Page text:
Dickey: Time to drop the ax on Nolan 

In the debate over the future of 49ers coach Mike Nolan, this is the key question: How stupid are the Yorks?

John and Denise DeBartolo York like Nolan and they don’t want to have to pay off the last two years of his contract. But the reality is that it will cost them much more than those two years to keep him. Nolan is one of the lowest-paid coaches in the league; paying off the remainder of his five-year, $8 million contract would cost them $3.2 million.

This year’s team was billed as a playoff contender, by Nolan and others, and is stumbling to a probable 3-13 finish. If Nolan returns, how would you like to go back to 49ers season ticket-holders and ask them to re-up? The damage would extend over years, too, because those dropping out will be in no hurry to return.

This is not the worst 49ers team I’ve seen. That dubious honor goes to the 1978 team, although the 2004 team isn’t far behind. Both were 2-14.

But this may be the most unwatchable team because it has such a limited offense. It’s on pace to score the fewest points for a 49ers team in a 16-game season and its average of less than 13 points a game is the lowest in 49ers history.

The latest loss, 27-7 to Minnesota, was another example. In the first half, the Vikings took a 27-0 lead and the 49ers had only 79 yards of offense. In the second half, the Vikings’ defense played soft and Shaun Hill threw underneath with success, but this is not a feel-good story. Against normal defenses, Hill will falter and fall into the dustbin of history with some of the quarterbacks who followed John Brodie: Tom Owen, Dennis Morrison, Joe Reed, Scott Bull. Remember them? I didn’t think so.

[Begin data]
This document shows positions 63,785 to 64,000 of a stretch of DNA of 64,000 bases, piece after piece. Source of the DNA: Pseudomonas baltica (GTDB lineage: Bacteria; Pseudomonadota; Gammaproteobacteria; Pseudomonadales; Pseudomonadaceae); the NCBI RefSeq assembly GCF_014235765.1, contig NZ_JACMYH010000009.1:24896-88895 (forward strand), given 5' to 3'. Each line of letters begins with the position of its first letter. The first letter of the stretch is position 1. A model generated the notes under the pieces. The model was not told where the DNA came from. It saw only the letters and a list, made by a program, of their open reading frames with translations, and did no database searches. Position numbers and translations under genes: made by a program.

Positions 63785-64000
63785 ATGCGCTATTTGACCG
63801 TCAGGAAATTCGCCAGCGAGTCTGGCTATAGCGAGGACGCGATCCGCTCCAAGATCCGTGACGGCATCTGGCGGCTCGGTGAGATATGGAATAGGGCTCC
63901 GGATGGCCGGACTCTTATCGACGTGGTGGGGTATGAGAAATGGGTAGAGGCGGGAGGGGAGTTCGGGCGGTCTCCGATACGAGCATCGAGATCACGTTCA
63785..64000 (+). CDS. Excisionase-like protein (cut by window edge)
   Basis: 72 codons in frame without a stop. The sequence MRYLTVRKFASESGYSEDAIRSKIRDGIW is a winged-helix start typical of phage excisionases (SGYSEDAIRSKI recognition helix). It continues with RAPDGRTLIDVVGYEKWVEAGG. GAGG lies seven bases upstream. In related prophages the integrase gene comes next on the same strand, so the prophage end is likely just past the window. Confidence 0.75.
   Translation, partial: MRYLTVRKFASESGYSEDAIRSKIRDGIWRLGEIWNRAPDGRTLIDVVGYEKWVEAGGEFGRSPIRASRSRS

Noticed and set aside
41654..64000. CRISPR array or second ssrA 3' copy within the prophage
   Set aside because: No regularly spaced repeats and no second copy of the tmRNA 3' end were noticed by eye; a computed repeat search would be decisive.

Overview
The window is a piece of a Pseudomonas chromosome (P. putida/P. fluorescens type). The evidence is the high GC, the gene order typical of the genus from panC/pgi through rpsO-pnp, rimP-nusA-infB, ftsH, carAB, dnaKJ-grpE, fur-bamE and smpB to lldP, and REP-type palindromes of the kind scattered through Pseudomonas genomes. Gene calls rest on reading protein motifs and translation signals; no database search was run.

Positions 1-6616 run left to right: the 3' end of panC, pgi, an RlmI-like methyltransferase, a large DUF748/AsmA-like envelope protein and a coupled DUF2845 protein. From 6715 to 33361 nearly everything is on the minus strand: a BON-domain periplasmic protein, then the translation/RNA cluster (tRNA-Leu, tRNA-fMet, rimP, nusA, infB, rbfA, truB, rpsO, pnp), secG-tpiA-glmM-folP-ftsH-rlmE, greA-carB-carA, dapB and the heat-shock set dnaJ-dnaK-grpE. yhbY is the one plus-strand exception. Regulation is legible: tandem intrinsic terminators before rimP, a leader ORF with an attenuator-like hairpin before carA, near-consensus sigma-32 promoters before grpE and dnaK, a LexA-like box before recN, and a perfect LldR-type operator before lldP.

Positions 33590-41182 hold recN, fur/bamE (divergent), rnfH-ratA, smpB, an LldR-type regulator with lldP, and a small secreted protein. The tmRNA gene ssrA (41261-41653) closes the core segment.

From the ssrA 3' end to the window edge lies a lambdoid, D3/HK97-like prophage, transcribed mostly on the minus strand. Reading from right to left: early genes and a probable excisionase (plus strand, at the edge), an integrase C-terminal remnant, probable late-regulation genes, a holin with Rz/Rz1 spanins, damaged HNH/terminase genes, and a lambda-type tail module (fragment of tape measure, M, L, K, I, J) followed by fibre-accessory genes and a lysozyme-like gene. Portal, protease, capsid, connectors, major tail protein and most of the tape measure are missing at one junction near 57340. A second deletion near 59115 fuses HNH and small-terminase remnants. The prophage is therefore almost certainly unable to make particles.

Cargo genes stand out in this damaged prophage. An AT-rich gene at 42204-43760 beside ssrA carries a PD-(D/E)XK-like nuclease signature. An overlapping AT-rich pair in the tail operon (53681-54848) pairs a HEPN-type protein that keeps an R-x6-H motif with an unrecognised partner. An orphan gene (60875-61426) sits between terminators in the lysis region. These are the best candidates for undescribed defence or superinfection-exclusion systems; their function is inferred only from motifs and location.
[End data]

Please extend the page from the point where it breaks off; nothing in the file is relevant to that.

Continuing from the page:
It will never get any better under Nolan, either, because the veteran players neither like nor respect him. Players don’t usually talk on the record about this type of thing — though Frank Gore and Alex Smith have made telling comments — but they tell their friends and agents, who pass the word. I started hearing this talk early in the season, which surprised me because the 49ers won their first two games. The talk has only increased since.

The most telling game was the Monday night game in Seattle. Nolan’s dad, Dick, had died that weekend, after a week in which the news had been full of stories of Dick’s imminent death. A team that was behind its coach would have been on an emotional mission against the Seahawks. Instead, the 49ers came out flatter than a pancake and suffered another crushing defeat.

The team has played with passion in only one game, the stirring overtime road win over the Arizona Cardinals. The defense has played well sporadically, but overall, the talent level is much higher than the performance. Nolan has had total responsibility for this team, both in putting it together and coaching it. Bill Walsh had the same responsibility and, by his third season, he had a Super Bowl champion. Nolan’s third season is his worst.

There’s much work ahead for the Yorks. The 49ers need a general manager to help their strong personnel guy, Scot McCloughan. But most of all, they need a new coach.

Glenn Dickey has been covering Bay Area sports since 1963 and also writes on www.GlennDickey.com. E-mail him at glenndickey@hotmail.com.

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Glenn Dickey

Glenn Dickey

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